Or aren’t being fixed for economic reasons or a lack of consciousness of the problem? How much do we really know about the reactors in the former Soviet Union, China, or elsewhere that were built with non-Western technology?

Therefore during the coming months we’ll devote this page to discussion as to whether there are actually any atomic installations, including reactors, research institutions and reprocessing plants that still haven’t solved their Y2P problem, where the possibility of an uncontrolled reaction can’t be completely eliminated. We ask all computer scientists, physicists, atomic technicians and control engineers to turn your concrete thoughts to this topic and then to spread your ideas world-wide through this site.

Chernobyl has demonstrated to all of us that the world is round and that radioactivity knows no borders. Therefore we’re calling on anybody who is familiar with this problem to enter the discussion, gather information, check facts, and share with us, in order that we all may discover any possible security gaps. The end of the 20th century mustn’t mean a repetition of Chernobyl in the new millenium.

We at CASTOR-NIX-DA! Are only concerned laymen. If our worries should be unfounded you may laugh at us, and we’ll be glad to laugh with you.

But first we have many questions. For example,

- Which hardware is used in for the control of an atomic plant? Discreetly based calculators? Microprocessors? INTEL-Chips? Or other types? And since when? Which time control chips?

- Which software steers the controls? Is it independent from the operating systems and close to the machines? Or is it a modern type capable of operating in developing environments? Within the regulatory or control system, can an hour/date problem have any effect at all, or can this be excluded?

For example, we know that in America during the 80’s, the "Altos" computer was installed to control atomic plants. These computers employed the latest 286 chips, ran on a Unix operating system, and were considered absolutely modern.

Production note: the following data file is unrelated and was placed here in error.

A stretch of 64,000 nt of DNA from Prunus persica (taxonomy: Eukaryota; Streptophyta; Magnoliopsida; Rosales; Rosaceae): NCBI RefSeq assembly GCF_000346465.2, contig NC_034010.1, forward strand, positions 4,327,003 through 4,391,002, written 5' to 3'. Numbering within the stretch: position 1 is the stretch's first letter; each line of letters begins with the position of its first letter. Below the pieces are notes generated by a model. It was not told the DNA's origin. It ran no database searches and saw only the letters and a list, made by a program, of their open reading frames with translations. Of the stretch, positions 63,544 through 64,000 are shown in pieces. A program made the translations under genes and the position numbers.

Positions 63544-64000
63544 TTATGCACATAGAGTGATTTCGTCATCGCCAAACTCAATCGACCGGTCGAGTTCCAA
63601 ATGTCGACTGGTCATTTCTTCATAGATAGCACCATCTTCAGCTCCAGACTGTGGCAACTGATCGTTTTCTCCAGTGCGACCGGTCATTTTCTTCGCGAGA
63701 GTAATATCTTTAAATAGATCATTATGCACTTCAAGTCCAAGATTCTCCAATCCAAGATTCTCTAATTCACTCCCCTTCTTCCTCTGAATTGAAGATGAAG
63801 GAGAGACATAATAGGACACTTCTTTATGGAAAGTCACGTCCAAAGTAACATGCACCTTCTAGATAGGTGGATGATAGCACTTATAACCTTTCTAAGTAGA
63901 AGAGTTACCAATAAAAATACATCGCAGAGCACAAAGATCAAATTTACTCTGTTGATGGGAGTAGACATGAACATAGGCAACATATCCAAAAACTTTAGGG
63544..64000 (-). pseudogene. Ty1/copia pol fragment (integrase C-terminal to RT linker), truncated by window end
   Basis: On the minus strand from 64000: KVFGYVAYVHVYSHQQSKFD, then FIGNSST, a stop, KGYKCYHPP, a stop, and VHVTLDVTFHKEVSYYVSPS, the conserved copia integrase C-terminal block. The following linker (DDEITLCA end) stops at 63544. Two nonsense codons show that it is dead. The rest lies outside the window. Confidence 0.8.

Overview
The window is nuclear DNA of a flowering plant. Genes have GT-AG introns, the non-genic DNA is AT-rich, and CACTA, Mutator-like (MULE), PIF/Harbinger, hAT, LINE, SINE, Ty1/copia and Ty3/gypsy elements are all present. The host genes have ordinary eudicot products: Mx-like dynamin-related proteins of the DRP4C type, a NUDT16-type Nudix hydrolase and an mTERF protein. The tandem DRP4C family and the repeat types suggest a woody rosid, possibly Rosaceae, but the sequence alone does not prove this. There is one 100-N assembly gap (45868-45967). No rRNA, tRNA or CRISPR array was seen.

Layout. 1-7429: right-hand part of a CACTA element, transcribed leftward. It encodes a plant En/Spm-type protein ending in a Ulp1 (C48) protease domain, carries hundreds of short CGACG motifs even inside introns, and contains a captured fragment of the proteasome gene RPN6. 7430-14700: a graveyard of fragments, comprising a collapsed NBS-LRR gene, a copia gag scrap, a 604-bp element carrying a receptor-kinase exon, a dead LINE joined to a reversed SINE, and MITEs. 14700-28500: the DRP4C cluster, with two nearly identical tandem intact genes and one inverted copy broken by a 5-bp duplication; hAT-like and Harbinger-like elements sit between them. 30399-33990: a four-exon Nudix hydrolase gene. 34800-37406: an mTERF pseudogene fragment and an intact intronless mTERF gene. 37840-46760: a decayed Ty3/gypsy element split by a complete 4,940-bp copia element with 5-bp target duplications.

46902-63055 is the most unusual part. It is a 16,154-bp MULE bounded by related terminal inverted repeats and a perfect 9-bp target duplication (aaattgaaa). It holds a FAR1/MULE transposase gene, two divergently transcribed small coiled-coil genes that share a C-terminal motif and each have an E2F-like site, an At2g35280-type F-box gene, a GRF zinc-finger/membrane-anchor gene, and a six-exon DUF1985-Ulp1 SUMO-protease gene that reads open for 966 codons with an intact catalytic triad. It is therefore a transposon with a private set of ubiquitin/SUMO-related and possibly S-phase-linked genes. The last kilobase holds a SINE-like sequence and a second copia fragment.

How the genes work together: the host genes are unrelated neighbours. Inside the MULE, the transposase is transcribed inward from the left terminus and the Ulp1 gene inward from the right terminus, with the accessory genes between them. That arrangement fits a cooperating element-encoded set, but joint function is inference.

But was the Y2P problem taken into account then? If not, have the computers been switched, or are they still in use in accordance with the well-known EDP principle, "never touch a running system"?

At the end of the 80’s in Germany at least, programs for atomic plants were developed for use with "Primos" computers. These systems are definitely not Y2P-proof. In what language were the programs written -– Fortran 77, Cobol, or Pascal? In any case the "Primos" operating system recognizes only two-digit years.

For the widely used Unix computers, the well known Sun company has prepared an update package for their Solaris control system. This is said to include a Y2P-patch....but who can definitely say that all problems have thereby been solved?

Programmers have defined "time", in the absence of definitive standards, according to their own moods and desires. Some start their systems at 1.1.00, by which they mean 1.1.1900. Others use the "hour of birth of the p.c.", fixed on 1.1.1970 in order that the computer can grasp the transcience of time. Still others, the programmers of Excel, for example, (refer to c’t August and September issues) even require complex curves to calculate how many hours have passed from 19:00 until 3:00 in the morning; if a negative value is given the program answers straightaway with "error".

What happens, if in the year 2000 the value "00" must suddenly be calculated?

"Stack overflow", "segmentation violation", a crash because of an attempt to divide by zero?

"Murphy's laws" are valid...not only for EDP generally, but specifically at atomic plants. "What can happen, will happen." Like at the Esensham/Unterweser

plant a few weeks ago when a fuel rod got stuck during a change. It wouldn’t go forwards or backwards....and that wasn’t anticipated. As of now we haven’t heard that they’ve come up with a solution. "Murphy" lives again...and will also in the year 2000!

We ask everybody to set their minds to this exchange with friends and fellow workers...worldwide, because the problem is international. Send your thoughts or ideas by e-mail to CASTOR-NIX-DA! If you are aware of other sources, facts or data on the Internet, please let us know, and we’ll publish them on our link lists.


Dieter Metk, 6.9.(19)98

Bearbeitet am: 14.09.1998/ad